In addition to cards from each set, I like to keep a copy of whatever promotion the card company was running with the set. In a recent repack I pulled an unopened pack of 1991 Topps. For whatever reason I didn't have any of the promo cards from this set. Problem solved!
If you pulled a promo card with a number starting with an X, you were an instant winner and by sending in the promo card, you got some random card. You were also entered into a drawing for the Grand Prize and Second Prize.
If you didn't get an Instant Win promo card, you could still send in the promo card, or a 3x5 index card.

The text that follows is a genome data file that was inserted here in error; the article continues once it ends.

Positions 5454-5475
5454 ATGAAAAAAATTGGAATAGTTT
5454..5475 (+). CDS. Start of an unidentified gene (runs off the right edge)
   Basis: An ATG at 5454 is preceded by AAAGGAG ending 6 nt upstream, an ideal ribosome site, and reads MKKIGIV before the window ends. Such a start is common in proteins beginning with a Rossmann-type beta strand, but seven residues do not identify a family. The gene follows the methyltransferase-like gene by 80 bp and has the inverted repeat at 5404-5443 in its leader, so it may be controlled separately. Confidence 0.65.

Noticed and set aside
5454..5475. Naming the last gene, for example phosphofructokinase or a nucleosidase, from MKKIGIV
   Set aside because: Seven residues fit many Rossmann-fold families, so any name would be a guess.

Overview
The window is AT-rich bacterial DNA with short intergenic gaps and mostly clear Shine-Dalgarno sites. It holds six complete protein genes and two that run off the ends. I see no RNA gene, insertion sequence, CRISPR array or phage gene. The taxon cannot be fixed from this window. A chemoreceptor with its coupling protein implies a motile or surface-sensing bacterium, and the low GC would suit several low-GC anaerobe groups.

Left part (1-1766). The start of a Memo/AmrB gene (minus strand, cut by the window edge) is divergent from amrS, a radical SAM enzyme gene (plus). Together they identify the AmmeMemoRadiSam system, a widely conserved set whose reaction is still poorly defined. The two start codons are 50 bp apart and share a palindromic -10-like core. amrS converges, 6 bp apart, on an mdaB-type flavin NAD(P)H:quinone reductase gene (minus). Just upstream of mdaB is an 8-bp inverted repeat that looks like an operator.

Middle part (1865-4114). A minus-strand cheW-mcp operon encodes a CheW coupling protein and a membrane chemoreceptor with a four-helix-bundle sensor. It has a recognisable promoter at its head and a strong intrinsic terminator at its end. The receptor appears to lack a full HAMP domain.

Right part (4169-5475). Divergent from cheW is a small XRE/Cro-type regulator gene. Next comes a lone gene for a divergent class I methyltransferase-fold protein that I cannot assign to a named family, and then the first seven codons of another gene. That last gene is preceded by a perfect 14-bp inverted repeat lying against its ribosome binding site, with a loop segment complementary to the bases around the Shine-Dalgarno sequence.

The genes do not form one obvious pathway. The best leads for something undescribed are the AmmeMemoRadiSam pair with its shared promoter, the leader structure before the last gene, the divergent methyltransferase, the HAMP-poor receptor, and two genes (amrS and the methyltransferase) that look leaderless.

The Grand Prize was pretty sweet, a complete set for each of the 40 years of Topps production. In 1991, Topps said that this prize had an approximate value of $125,000. With inflation and a probable increase in value, just the 1952 Topps set is worth $65,000 today (according to the last issue of Beckett I saw earlier this year).
The second place prize was a complete set of Topps from some random year. There would be 6 second place prizes. I imagine you were more likely to get a 1989 set of Topps rather than a 1952 set.
These types of contests were illegal in Canada, and there was usually some arithmetic quiz for Canadians to pass in order to enter. The tests were something like 3 + 5 = x. Oddly, the 1991 contest was only open to US residents, no Canadians need apply.
That tiny print was a lot easier to read with my 40-year-old eyes in 1991.